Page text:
The science of honesty — a bigger find will prick your conscience more than a small one


Updated

August 12, 2018 12:35:12

Whether it is a stash of diamonds or a sum of cash, the law says you are required to surrender valuable finds to the police.

So why are you more likely to hand in something worth thousands than the $50 note you find at the bus stop?

Earlier this year a Cairns woman cleaning her apartment at the end of her lease came across a stash of diamonds worth thousands of dollars. She handed them in to police and the rightful owner was found.

Last year a Nanango man found tens of thousands of dollars inside a timber cabinet he purchased from a recycling market and handed the find to police.

What drives these people to hand in their finds — what is the science behind their honesty?

“Honesty can be understood as the practice of telling the truth, or in other words, to avoid lying, cheating etcetera,” said Dr Wendy Li, a senior lecturer in psychology at James Cook University.

“But one of the reasons people lie is to benefit in some way.

“So when we look at cases [where people find valuables] and don’t hand them in, the benefits seem obvious — if you can quietly keep them.”

The sticking point of the seemingly obvious benefit, Dr Li said, is being able to keep quiet about your find and do so with a clean conscience.

Theft by finding

Laws regarding your obligation to hand in valuables to police vary in all Australian states and territories, but the central tenet is that ‘finders, keepers’ does not fly with the law.

In Queensland, Victoria and South Australia failing to hand in a valuable find could see you charged with theft, in New South Wales it is classed as larceny, and in Western Australia the charge is stealing.

Senior Constable Russell Parker said handing in valuables to Queensland Police had two benefits: you avoid breaking the law and you may eventually get to keep what ever you have found.

“You must hand found property in and allow the police a reasonable time to try and identify and locate an owner,” Senior Constable Parker said.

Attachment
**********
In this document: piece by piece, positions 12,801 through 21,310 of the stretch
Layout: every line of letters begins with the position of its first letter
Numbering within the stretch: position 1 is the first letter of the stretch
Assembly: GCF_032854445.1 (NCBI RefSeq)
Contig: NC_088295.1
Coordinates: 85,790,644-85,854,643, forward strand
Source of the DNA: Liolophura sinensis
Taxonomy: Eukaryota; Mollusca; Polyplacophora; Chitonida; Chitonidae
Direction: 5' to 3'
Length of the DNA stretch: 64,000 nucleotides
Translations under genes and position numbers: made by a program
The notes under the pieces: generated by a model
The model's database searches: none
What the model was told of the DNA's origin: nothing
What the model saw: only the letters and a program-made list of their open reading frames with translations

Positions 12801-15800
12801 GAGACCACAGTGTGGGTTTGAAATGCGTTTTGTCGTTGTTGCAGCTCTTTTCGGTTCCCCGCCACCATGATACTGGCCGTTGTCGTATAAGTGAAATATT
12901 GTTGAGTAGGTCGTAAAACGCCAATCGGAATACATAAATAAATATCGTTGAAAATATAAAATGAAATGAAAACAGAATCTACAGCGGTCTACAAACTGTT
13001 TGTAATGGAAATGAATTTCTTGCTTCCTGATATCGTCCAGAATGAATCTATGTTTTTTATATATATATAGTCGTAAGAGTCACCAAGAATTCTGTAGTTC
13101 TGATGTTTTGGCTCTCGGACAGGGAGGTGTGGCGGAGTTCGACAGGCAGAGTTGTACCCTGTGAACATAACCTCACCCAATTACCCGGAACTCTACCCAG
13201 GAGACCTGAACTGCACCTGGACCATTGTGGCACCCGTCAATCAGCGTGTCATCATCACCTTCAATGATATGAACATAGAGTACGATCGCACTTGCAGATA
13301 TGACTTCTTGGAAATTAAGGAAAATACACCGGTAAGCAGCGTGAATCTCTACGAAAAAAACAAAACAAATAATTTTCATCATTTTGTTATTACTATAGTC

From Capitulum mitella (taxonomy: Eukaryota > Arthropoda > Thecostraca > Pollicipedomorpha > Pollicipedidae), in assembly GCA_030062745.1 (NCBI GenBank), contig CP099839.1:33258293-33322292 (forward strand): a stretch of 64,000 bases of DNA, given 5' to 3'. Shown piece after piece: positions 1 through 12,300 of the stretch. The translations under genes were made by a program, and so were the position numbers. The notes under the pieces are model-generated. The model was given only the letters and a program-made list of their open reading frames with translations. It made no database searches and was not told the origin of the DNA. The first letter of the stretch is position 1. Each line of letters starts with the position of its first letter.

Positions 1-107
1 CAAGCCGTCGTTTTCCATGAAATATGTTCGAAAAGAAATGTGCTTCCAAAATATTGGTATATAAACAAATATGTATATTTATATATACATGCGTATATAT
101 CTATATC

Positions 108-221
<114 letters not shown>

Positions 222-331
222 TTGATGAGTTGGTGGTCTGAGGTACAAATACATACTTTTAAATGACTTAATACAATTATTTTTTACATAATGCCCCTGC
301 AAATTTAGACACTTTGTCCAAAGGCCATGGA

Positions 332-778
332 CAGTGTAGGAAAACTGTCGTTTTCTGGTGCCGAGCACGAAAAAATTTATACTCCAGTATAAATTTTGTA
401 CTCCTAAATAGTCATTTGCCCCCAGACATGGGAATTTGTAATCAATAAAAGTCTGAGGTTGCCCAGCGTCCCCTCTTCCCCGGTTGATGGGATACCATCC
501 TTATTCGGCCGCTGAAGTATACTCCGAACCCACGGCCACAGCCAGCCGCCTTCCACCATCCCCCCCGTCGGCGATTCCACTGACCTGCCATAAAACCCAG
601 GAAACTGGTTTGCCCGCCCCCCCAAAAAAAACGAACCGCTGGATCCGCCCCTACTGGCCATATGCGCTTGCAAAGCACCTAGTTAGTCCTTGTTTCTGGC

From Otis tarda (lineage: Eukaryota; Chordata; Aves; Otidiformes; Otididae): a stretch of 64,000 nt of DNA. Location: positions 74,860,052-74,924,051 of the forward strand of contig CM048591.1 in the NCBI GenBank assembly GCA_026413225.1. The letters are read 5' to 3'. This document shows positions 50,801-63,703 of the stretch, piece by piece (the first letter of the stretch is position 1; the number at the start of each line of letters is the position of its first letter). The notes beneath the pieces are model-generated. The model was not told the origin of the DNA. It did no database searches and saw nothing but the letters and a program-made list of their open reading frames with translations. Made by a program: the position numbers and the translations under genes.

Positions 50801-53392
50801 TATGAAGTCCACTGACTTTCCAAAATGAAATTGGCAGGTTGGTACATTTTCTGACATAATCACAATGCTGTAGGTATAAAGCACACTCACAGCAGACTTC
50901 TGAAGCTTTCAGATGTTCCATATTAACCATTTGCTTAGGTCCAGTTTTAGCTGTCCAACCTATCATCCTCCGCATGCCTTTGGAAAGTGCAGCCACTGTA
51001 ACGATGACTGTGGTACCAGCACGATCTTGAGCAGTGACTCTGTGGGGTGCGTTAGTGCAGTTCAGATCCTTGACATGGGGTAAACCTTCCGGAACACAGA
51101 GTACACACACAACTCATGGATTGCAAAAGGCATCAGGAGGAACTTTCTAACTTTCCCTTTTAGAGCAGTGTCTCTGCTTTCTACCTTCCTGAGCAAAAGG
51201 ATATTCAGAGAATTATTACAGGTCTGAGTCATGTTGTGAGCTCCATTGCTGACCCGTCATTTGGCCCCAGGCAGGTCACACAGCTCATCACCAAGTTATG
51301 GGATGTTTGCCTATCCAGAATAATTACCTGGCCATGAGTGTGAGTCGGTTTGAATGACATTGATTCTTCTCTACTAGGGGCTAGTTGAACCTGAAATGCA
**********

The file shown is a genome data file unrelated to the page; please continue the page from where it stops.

“After about eight weeks, if we haven’t located the owner, then in most cases the finder will be the new owner.”

Weighing up the cost of (dis)honesty

According to Dr Li, most people who find valuable items, whether consciously or subconsciously, conduct a sort of mental cost benefit analysis.

“The reward or benefit of handing valuables in may include avoiding being charged, which is kind of a big deal for most people,” Dr Li said.

“Then there’s the self appraisal of being a good person, feeling good and sleeping well every night because you’re not worried about being caught in the future.”

At the opposite end of the same scenario, the cost of being dishonest can wrack some people with guilt, and has potentially devastating consequences.

“Maybe there were CCTV cameras monitoring the area you where found the item, maybe there were people around,” Dr Li said.

“And also you need to tell your family members. You need to tell the story of how you found a large amount of money, for example, and whether your family supports your decision.

“Ultimately if you are worried about being caught one day then you could develop an anxiety disorder.”

What about the ‘pineapple’?

Dr Li said the reason many people would simply pocket a $50 note found at a bus stop or on the street, again, comes back to their psychological cost-benefit analysis.

“People may think the chances of being charged over $50 dollars are much less than in the case of thousands of dollars,” she said.

“And having to spend time going to the police station to hand it in means the cost of being honest may be outweighed by the reward of keeping it.

“If nobody knows, there are no witnesses, no cameras and you don’t have to explain your find, you’re more likely to be dishonest.”

Topics:

science-and-technology,

psychology,

laws,

community-and-society,

cairns-4870,

nanango-4615,

qld,

james-cook-university-townsville-4811,

wa,

vic,

tas,

nt,

sa,

nsw

First posted

August 12, 2018 05:00:00



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